Data sharing: connecting services and improving outcomes

16 August 2018

From multi-agency safeguarding hubs to integrated supported employment and mental health programmes, public service organisations can join up services around individual need, and improve outcomes by being smarter and safer about the way they process the personal data they collect.

It’s a message carried throughout Reform’s report, ‘Sharing the benefits: how to use data effectively in the public sector’, which is filled with stories that underline these benefits and the need to inspire the public’s trust and confidence in that flow of information. As our team was involved with one of the initiatives cited in the report, I’d like to share the story.

When councils and agencies became alarmed at the high costs and poor returns on healthcare provision across Dorset, their bosses started talking about the fragmented, inefficient system they ran.

That small conversation grew into a county-wide transformation programme, Dorset’s Information Sharing Charter (DISC). Over 60 healthcare agencies signed the DISC, committing to the timely, secure sharing of information to reduce costs and improve health and well-being.

The result was not just reduced duplication but importantly, it established a unified way of working to ensure compliance with data protection legislation. The approach paid dividends for patients too. Waiting times for specialist intervention were reduced whilst transfers of care into the community happened faster, as data flowed between services securely, and those who used them only needed to tell their story once.

Despite this and many other initiatives, two and half years on, the message of Reform’s report is stark: “the public sector has not yet managed to maximise these benefits”. It’s important to consider why this is.

There are genuine fears about how safe our personal data is when public services share information. As this report concludes, “security is critical to building trust in data sharing”, and a more mature conversation with the public is vital to address these fears.  The transparency requirements of new data protection laws will help with this.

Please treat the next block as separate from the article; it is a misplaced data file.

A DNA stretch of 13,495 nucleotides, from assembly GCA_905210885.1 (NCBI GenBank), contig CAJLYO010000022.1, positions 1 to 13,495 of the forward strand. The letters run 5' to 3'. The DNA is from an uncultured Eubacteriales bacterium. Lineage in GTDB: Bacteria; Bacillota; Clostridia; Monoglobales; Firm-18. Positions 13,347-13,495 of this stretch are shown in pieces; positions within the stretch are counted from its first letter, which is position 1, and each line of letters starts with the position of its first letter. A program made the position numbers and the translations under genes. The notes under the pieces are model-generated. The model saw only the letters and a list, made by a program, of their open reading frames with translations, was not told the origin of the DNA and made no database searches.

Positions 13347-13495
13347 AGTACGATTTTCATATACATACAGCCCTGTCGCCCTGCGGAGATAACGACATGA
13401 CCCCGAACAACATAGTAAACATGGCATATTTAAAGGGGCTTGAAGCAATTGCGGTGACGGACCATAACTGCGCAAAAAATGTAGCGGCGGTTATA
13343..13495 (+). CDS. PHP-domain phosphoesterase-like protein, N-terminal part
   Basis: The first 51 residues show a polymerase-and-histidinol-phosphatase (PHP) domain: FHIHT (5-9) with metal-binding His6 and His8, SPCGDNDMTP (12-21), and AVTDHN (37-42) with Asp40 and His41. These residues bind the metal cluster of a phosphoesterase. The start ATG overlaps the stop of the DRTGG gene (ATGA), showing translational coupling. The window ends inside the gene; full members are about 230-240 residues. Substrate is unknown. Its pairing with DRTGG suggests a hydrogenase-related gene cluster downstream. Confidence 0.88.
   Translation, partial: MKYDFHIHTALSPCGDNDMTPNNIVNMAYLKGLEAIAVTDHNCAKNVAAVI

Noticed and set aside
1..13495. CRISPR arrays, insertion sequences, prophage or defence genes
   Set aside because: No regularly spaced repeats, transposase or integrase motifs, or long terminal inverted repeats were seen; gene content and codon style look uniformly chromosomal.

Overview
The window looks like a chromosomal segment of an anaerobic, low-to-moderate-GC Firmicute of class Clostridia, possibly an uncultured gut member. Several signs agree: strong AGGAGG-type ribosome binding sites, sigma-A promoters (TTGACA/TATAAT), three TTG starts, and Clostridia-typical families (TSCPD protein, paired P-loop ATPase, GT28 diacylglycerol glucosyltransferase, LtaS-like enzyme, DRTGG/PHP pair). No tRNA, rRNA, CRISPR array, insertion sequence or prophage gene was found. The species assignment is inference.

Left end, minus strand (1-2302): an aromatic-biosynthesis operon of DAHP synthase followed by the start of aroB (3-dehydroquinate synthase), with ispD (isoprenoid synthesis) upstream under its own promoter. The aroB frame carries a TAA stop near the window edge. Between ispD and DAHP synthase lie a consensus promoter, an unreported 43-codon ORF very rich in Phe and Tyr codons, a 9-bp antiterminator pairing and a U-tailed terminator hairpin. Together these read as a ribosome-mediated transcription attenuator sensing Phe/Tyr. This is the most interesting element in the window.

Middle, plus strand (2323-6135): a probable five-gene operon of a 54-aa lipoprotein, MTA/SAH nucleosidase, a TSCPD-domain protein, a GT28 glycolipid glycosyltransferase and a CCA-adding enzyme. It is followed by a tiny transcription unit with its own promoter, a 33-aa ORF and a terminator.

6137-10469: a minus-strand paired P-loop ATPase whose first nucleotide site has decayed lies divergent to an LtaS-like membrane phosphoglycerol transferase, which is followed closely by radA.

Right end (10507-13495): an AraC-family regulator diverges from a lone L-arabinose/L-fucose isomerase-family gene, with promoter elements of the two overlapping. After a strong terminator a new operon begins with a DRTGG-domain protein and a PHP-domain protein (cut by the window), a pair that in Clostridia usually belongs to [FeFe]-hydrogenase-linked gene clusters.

As we can learn from the DISC, staff are more confident in sharing data appropriately when they have clearer guidance and training around their roles and responsibilities. This chimes with Reform’s comment on the complex nature of the legal landscape practitioners operate in. The laws making up the data protection framework do not operate in a bubble: they interact with a range of other statutory and common law duties.

With this in mind we are supportive of Reform’s recommendation to “partner with specialist organisations … who help demystify legislation, with resources and case studies specifically catered to public sector bodies.”

The Information Commissioner’s Office (ICO) is currently updating its Data Sharing Code of Practice, and is calling for views as the first stage of the consultation process. The code will also deal not just with legislative changes but with technical and other developments that have had an impact on data sharing since the publication of the last code in 2011. We will use the responses we receive to inform our revisions to the code. Anyone who would like to respond can do so via our website.

We believe the code, along with other guidance such as our Guide to the GDPR, will help organisations to inspire trust and confidence in their public services’ data sharing activities, enabling more stories like Dorset’s to be told.

Jovian Smalley, Group Manager – Engagement (Public Services), Information Commissioner’s Office

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